1. Early Christians spent time together—a LOT of time.

According to Acts 2, they met every day—at least during the early years of the church. While this would hardly be practical in the modern world, seeing each other once a week for an hour or two isn’t sufficient to develop the personal knowledge and trust which genuine love requires. Developing the kinds of unbreakable, family ties the Early Church had requires time together outside church, socializing, talking, creating personal bonds.

  1. They met in each other’s homes

They broke bread “from house to house.” Of course, this was partly a practical matter as churches had not yet been built. But meeting in private houses certainly contributed to warm relationships between the early believers.  

  1. They prayed together.
  2. They ate together.  

“With one accord they continued to meet daily in the temple courts and to break bread from house to house, sharing their meals with gladness and sincerity of heart.” Acts 2:46. Breaking bread has deep spiritual and emotional resonance throughout the Bible, and within most cultures. And it’s not only about Communion. There is something about the mere act of eating together that creates strong emotional connections. 

  5. They took care of each other’s physical and financial needs.

“All the believers were together and had everything in common. Selling their possessions and goods, they shared with anyone who was in need.” Acts 2:44,45.

  6. They prayed for healing of members’ physical diseases.

“[P]ray for each other so that you may be healed. The prayer of a righteous man has great power to prevail.” James 5:16

7. They were emotionally open and vulnerable with each other.

“Therefore confess your faults to each other and pray for each other so that you may be healed.” James 5:15. This emotional vulnerability is a key element of any close relationship. And it is a crucial element sorely missing in most of the Adventist churches I’ve attended. (And I’ve attended a lot of churches.) It often feels like when we come to church, we’re all engaged in a deadly serious “Holier-than-Thou” competition. It’s as if we’re all terrified any faults, pain, needs, wounds, or weaknesses expressed will get us automatically disqualified from The Chosen.

  8. They shared music together.

“Speaking to one another in psalms and hymns and spiritual songs, singing and making melody in your heart to the Lord;” Eph. 5:19. As someone who’s spent most of my life involved in music groups, I can say that there’s nothing like sharing music together to create deep and lasting bonds. Some of my best friends were made in those groups. Even though I live far away from most of them, whenever we do get together, the bonds are still as strong as ever. 

“And the Lord added to their number daily those who were being saved.” Acts 2:47.

There’s also contemporary evidence which supports and enhances the biblical record of the Early Church culture. Here’s what a Christian bishop from the 2nd Century said about Christians:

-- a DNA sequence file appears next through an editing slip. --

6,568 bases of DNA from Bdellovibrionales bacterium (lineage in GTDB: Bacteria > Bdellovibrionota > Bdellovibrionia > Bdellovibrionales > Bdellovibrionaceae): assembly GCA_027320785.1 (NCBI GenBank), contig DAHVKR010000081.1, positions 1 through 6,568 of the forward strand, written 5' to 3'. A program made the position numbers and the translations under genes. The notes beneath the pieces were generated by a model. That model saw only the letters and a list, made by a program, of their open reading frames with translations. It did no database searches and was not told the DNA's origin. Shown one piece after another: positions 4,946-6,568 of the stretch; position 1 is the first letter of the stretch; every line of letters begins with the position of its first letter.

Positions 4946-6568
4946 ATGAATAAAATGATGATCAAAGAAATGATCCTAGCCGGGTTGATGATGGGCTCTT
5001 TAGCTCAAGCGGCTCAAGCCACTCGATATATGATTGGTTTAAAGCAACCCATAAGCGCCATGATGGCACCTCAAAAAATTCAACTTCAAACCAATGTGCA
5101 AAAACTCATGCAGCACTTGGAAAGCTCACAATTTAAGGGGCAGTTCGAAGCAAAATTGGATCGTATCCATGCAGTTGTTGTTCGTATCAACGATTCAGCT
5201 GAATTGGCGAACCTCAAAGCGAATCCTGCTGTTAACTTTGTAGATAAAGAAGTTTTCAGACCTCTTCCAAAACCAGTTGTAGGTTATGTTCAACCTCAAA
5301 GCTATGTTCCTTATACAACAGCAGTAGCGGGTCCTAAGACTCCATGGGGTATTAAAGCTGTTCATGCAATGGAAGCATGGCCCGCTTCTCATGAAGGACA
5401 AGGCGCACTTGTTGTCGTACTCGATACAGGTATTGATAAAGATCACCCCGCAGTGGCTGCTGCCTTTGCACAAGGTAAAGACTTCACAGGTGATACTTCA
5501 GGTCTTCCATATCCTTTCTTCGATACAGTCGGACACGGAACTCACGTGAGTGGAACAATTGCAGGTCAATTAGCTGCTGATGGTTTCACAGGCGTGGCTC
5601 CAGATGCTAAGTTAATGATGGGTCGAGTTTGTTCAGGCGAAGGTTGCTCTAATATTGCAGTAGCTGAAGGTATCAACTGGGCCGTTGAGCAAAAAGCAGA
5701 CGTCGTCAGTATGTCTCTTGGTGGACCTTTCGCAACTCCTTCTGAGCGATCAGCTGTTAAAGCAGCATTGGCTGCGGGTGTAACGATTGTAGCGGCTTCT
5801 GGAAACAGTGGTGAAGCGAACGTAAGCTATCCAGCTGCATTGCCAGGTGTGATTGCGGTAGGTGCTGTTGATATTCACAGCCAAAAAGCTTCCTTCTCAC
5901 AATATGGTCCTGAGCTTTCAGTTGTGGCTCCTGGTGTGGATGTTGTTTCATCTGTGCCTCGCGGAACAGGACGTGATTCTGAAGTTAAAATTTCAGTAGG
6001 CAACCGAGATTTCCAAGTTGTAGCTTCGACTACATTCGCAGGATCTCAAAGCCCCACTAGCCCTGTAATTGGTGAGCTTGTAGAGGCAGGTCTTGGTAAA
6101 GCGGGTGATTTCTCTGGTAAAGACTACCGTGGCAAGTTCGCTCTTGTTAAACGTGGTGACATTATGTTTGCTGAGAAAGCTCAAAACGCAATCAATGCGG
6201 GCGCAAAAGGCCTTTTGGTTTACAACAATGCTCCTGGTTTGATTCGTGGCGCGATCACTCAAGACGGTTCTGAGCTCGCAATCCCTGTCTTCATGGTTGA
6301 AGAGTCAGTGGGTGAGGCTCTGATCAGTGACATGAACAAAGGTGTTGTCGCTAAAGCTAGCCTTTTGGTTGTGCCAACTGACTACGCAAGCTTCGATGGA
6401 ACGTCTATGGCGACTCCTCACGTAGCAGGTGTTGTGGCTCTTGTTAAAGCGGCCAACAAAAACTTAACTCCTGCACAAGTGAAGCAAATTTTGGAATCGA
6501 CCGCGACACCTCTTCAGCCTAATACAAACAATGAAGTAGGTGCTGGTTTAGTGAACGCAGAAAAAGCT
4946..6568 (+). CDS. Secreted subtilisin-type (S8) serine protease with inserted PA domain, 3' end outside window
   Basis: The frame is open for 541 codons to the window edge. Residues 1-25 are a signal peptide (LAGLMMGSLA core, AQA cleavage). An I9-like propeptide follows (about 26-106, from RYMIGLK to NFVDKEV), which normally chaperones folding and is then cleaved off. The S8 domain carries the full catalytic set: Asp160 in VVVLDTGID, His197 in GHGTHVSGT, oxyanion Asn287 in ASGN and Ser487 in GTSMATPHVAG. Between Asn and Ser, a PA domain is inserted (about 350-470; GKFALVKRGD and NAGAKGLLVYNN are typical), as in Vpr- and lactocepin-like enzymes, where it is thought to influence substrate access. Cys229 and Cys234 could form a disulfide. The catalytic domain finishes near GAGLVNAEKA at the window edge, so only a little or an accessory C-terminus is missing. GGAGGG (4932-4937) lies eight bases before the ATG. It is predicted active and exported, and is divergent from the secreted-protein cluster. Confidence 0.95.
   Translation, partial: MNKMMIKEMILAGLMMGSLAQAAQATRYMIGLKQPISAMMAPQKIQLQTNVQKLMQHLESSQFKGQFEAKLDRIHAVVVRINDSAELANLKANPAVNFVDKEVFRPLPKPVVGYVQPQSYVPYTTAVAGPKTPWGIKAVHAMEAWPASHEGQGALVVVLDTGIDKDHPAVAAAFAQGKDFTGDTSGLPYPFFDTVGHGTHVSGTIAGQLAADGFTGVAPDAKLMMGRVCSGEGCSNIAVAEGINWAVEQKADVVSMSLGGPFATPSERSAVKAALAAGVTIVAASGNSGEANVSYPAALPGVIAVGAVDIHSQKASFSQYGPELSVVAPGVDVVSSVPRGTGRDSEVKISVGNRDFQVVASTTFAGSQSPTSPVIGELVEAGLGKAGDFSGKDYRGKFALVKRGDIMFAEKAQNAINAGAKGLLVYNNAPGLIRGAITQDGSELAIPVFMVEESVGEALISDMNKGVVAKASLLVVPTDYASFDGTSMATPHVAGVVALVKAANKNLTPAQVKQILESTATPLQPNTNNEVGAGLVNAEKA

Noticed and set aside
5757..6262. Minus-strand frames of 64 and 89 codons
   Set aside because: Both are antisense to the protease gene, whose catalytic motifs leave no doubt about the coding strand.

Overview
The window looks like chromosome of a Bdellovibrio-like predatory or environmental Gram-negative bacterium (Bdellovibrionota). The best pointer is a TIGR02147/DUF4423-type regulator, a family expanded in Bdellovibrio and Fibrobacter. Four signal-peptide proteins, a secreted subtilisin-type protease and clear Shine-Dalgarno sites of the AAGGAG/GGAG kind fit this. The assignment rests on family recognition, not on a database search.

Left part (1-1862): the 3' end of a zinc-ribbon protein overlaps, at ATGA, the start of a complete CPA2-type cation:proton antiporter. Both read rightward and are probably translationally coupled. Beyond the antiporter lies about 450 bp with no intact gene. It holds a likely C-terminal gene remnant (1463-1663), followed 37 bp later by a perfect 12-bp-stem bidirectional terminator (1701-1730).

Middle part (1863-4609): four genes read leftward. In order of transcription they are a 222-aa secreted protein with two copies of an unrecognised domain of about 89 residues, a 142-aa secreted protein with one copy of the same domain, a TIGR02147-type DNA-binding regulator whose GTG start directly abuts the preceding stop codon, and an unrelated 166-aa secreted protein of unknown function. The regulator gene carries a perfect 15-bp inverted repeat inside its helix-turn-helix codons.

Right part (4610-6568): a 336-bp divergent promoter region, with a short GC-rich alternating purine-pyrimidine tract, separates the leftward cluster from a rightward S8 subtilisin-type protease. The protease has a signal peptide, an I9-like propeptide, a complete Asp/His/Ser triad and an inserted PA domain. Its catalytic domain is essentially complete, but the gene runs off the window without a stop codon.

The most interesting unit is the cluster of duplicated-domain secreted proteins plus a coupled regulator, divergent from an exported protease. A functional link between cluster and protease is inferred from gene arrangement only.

“Falsehood is not found among them; and they love one another, and from widows they do not turn away their esteem; and they deliver the orphan from him who treats him harshly. And he, who has, gives to him who has not, without boasting. And when they see a stranger, they take him in to their homes and rejoice over him as a very brother; for they do not call them brethren after the flesh, but brethren after the spirit and in God. And whenever one of their poor passes from the world, each one of them according to his ability gives heed to him and carefully sees to his burial. And if they hear that one of their number is imprisoned or afflicted on account of the name of their Messiah, all of them anxiously minister to his necessity, and if it is possible to redeem him they set him free. And if there is among them any that is poor and needy, and if they have no spare food, they fast two or three days in order to supply to the needy their lack of food.” Aristides of Athens, The Apology of Aristides the Philosopher, trans. D. M. KAY, B.Sc., B.D (quoted at

Of course, Aristides was a Christian and an apologist, who might be suspected of bias or exaggeration. So what did their Roman enemies think of Christians? This from the Roman satirist, Lucian, who mocks Christians for their credulous and indiscriminate generosity. 

“The poor wretches have convinced themselves first and foremost, that they are going to be immortal and live for all time, in consequence of which they despise death and even willingly give themselves into custody, most of them. Furthermore, their first lawgiver persuaded them that they are all brothers of one another, after they have transgressed once for all by denying the Greek gods, and by worshipping that crucified sophist himself and living under his laws. Therefore they despise all things indiscriminately and consider them common property–receiving such doctrines traditionally without any definite evidence. So if any charlatan or trickster able to profit from them comes along and gets among them, he quickly acquires sudden wealth by imposing upon simple folk.” Lucian, Perigrinus, 11ff (quoted in

So, both from Christians themselves and from their enemies, we get a clear picture of a group of people who were deeply bonded, with a sacrificial love for each other, as well as for complete strangers.  

If we really “did church” like the Early Church—if we were really the kind of church that was known for “loving one another” in the holistic way they did—caring for each other physically, emotionally, financially and spiritually without agendas or conditions—we would have lines outside the church doors longer than those in front of the Apple store before the new iPhone rollout! Our churches would be packed to overflowing and there would be no need to spend thousands on a public evangelism campaign. And the church would really be the place where “everybody knows your name.”

Sonja DeWitt is a civil rights attorney with over 20 years of experience handling Equal Employment Opportunity cases. She has a strong interest in religious liberty and has worked with the North American Religious Liberty Association, for which she received an award. She blogs about religion, politics and government, and social justice at